1945 Millions of working women lose their jobs when servicemen return from World War II, although surveys show that 80 percent want to continue working.

1955 The Daughters of Bilitis is formed, the first lesbian social and political organization in the U.S.

1960 The Food and Drug Administration approve birth control pills.
White women earn 60 cents for every dollar earned by men, a decline since the 1950s. Women of color earn 42 cents for every dollar.

1964 Title VII of the Civil Rights Act prohibits employment discrimination on the basis of race and sex.
The Equal Employment Opportunity Commission (EEOC) is established to investigate discrimination complaints.

1966 The National Organization for Women (NOW) is founded.

1968 The EEOC rules that sex-segregated help wanted ads are illegal, a ruling later upheld by the Supreme Court.
Shirley Chisholm is the first black woman elected to Congress.
The National Abortion Rights Action League (NARAL) is founded.

1969 California is the first state to adopt a “no fault” divorce law, allowing couples to divorce by mutual consent. By 1985, all U.S. states have adopted similar laws.

1972 The ERA is passed by Congress and sent to states for ratification.
Title IX bans sex discrimination in schools.
The Supreme Court rules that the right to privacy includes an unmarried person’s right to use contraceptives.
Ms. Magazine is first published.

1973 In Roe v. Wade, the Supreme Court legalizes abortion and overturns anti-abortion laws in many states.

1974 The Equal Credit Opportunity Act prohibits discrimination in consumer credits practices.

1976 The first marital rape law passes in Nebraska, making it illegal for a husband to rape his wife.
The Pregnancy Discrimination Act passes, banning employment discrimination against pregnant women.

1977 The National Women’s Conference takes place in Houston, TX.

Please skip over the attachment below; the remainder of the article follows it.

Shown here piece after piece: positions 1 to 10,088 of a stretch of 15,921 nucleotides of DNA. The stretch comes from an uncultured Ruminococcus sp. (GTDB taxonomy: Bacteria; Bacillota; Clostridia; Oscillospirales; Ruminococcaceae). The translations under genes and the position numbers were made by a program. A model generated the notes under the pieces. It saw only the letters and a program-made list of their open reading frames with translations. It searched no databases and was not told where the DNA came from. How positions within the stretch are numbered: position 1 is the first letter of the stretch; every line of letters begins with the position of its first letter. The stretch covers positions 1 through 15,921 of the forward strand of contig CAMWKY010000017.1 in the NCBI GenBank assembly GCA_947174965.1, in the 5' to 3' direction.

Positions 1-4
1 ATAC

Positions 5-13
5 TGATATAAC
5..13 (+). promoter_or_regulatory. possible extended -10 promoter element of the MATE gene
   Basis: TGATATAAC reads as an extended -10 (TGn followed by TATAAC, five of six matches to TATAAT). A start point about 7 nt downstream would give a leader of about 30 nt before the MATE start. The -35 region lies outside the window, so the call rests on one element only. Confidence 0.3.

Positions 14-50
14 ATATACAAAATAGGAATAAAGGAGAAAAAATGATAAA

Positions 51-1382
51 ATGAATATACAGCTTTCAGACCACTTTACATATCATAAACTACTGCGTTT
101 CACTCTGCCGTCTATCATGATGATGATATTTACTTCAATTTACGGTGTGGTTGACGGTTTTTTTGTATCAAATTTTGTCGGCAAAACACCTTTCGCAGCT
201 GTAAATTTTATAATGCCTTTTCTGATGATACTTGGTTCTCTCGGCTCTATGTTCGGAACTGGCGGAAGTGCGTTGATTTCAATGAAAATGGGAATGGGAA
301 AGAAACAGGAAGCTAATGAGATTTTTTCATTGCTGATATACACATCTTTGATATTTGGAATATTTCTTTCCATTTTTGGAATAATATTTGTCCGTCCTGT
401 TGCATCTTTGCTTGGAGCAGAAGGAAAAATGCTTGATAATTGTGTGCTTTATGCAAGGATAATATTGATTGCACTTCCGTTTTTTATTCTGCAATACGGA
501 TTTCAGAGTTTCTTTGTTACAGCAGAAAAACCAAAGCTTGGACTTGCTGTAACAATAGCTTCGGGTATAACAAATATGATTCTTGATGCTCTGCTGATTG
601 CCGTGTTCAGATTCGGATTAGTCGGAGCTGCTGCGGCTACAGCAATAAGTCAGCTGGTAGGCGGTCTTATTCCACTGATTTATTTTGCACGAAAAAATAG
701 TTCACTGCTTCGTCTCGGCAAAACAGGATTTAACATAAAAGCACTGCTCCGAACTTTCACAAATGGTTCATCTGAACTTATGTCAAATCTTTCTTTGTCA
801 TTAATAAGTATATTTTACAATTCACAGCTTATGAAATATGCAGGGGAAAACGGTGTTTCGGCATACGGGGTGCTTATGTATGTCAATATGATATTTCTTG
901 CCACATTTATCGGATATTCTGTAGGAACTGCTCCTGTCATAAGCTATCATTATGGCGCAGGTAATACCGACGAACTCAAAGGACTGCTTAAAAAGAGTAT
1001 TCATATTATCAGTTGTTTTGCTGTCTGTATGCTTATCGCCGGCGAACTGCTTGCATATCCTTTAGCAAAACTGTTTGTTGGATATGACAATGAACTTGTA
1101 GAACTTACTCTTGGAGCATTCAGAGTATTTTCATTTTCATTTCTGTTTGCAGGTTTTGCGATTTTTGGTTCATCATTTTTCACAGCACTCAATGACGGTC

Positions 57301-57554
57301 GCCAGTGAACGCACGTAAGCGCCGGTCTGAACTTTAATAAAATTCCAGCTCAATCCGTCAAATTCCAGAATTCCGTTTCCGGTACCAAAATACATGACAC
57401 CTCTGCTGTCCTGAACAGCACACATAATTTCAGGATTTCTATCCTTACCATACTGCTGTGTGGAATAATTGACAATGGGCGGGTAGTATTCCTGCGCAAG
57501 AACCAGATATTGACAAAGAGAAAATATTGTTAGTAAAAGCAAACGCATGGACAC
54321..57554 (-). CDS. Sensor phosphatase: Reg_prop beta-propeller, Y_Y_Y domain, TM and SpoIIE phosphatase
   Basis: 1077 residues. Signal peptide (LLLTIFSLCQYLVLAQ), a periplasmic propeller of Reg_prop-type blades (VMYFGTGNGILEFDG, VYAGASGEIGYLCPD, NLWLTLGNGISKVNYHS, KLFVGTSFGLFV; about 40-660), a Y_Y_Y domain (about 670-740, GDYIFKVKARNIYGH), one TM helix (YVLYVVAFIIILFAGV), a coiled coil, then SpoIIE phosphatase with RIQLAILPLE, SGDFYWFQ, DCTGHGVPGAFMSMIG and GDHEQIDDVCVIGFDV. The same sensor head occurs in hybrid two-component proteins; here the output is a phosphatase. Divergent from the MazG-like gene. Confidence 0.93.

1978 More women than men are entering college for the first time in American history.

1981 Sandra Day O’Conner is the first woman ever appointed to the U.S. Supreme Court. Ruth Bader Ginsberg joins her in 1993.

1982 ERA ratification efforts fail.

1984 EMILY’s (Early Money is Like Yester) List is created as a financial network for women running for national political office.

1986 The Supreme Court rules that sexual harassment is a form of illegal job discrimination.

1990 The number of black women in elective office has increased to 1,950 from 131 in 1970.

1993 The Family and Medical Leave Act goes into effect, allowing women workers to take employment leave after giving birth.

1994 The Violence Against Women act increases services for rape and domestic violence victims, as well as federal penalties for sex offenders.
Shannon Faulkner is the first woman to attend classes at the Citadel, an all-male military academy in South Carolina.

2004 More then one million Americans rally for women’s rights in Washington, DC at the March for Women’s Lives.

Photo credits:

Women Revolution NOW: logo by Kjersti Graphics

Suffragettes: Library of Congress

Machine gun factory in WWII (1942): Library of Congress

Shirley Chisholm campaigning for president
Photo courtesy Arlie Scott

2004 March for Women’s Lives Planned Parenthood placard